There are possibly 30 or 40 porpoises in the school, which is swimming toward the Sea Princess. But the Sea Princess is too fast and too far away for them to reach her. Giving up the chase, they turn towards us. As they approach, about six of them swim to the bow of the boat, where they often like to surf the compression wave. After taking a closer look, they veer off to join the main school, which is now to our starboard side, about 1/4 mile away. The encounter was thrilling but all too brief.
Friday evening, tied off in Shearwater, we meet Dick and Donna Yellam on their boat Happy Wanderer. They have just purchased NavTech, and are having some problems. My crew have informed Dick and Donna that I'm the guy for tech support. (Can't seem to get away from it.) Although I haven't used NavTech before, their question is simple and the software intuitive enough that I can answer it for them.
We awaken to fresh scones in the cockpit--courtesy of Donna, in grateful appreciation of solved computer problems. Around noon the tide is high enough to haul the boat. As Andanté lifts out of the water, we discover an impact point at the bottom of the keel. In addition, there are several chips broken off of the leading edge where the keel attaches to the hull. In addition, there is a small gap between the keel and hull. Since I've never seen this area exposed before, I don't know if this is a problem, or not. We must wait until Monday for the full crew in order to make the determination.
It's heavily overcast, dark, and raining hard. Nothing to do, so we pull out the marine DSS (it can track the satellite even while at anchor), and fire it up to determine if we can receive signal this far north. We can. Although the dish points almost directly to the horizon, the signal is clean and clear. The rain is more problematic. I've been told that when the rain drops are the same size as the frequency wave of the DSS signal coming down from the heavens, they interfere with reception. Although it rains all afternoon in frequency-disrupting-droplets, we're able to watch several movies, including Airforce One and The Doors (two hours of Val Kilmer portraying Jim Morrison drinking hard liquor, doing cocaine, and dropping acid. No wonder Morrison died at age 27.)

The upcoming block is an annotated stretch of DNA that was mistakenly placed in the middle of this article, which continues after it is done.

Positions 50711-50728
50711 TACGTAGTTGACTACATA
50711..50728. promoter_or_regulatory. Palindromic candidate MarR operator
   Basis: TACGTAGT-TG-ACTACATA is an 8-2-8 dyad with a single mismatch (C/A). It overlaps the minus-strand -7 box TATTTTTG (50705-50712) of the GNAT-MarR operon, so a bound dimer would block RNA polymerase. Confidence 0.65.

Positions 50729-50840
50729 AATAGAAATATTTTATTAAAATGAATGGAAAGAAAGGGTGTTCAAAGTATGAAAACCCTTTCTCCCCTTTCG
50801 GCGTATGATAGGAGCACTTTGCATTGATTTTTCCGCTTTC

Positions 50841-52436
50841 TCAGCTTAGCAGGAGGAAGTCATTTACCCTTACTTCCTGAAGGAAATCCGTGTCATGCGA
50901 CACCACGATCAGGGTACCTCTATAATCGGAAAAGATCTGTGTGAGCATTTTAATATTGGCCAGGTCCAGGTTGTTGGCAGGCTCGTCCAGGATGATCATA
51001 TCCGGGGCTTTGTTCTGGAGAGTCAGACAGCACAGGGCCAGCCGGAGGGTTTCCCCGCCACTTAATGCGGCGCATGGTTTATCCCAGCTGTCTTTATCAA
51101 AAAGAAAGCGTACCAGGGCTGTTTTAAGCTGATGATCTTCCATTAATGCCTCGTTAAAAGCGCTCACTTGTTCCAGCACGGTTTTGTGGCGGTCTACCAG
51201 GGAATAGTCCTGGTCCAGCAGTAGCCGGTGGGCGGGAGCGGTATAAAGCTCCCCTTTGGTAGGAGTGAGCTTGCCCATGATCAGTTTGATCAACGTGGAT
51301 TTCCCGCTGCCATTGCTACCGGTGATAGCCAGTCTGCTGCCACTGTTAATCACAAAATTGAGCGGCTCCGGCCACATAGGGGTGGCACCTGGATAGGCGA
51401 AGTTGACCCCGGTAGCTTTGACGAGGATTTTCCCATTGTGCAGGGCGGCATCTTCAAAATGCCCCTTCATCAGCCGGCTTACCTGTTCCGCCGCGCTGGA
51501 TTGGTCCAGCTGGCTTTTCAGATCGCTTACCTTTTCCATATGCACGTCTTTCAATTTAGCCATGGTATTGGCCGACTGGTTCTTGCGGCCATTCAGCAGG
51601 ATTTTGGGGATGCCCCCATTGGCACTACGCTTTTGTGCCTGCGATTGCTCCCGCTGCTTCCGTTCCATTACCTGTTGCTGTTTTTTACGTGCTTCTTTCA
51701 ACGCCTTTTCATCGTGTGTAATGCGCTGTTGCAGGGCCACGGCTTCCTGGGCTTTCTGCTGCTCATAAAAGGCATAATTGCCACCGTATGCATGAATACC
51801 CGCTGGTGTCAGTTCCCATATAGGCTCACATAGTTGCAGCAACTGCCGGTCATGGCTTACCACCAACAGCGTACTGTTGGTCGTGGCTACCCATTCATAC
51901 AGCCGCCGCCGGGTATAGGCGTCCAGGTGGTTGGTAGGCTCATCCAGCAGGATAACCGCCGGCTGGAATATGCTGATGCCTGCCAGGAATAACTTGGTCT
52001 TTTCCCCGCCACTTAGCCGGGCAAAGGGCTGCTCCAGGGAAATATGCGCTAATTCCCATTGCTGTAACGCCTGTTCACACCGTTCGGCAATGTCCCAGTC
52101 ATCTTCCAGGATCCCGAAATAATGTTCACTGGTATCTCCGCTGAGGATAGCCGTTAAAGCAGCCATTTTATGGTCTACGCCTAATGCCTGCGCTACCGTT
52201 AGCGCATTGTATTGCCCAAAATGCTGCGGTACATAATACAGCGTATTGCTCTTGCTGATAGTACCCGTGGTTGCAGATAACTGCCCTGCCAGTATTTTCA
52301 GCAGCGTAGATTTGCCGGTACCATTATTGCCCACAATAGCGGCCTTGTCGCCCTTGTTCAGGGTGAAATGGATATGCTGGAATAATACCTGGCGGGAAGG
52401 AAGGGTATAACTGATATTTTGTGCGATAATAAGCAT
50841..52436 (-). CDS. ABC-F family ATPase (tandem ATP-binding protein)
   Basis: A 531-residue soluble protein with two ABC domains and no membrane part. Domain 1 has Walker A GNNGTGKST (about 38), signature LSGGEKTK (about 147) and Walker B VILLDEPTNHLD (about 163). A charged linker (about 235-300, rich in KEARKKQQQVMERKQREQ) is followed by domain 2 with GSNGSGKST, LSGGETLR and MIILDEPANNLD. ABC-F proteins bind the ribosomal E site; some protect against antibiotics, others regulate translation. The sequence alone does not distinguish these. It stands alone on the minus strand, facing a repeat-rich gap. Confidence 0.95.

This morning the Shearwater Marine folks suggest that I contact Hallberg-Rassy about the keel to determine if there might be structural damage. It is now 19:30 Sweden time. My friend, Vickie Vance, is probably already home by now. But on the other hand, she has been working hard at starting her new parts and accessories business in Ellös, where HR is located. I decide to give it a try. The phone rings once, twice, three times, and Vickie answers!
After explaining the situation, Vickie informs me that there is always a small gap between the keel and hull, even when the keel is initially bolted on. She advises sealing the gap with Siecaflex (sp?), re-glassing it, adding some bottom paint, and moving on. Great news. Shearwater is working on the repairs as I type away.
Vickie and Roland will meet us in Juneau mid-July, when they'll take Andanté on their own for almost a month. They have received their permits for Glacier Bay. You'll be hearing more about them later.
To conclude this update, hopefully we can get Andanté back in the water tomorrow. It depends on how long it will require for the new fiberglass and bottom paint to dry.
Coming up next: completing the repairs and getting underway. Will we have time to make a stop at the greatly anticipated hot springs before arriving in Prince Rupert on Sunday June 6th to pick up new crew members? Stay tuned to find out.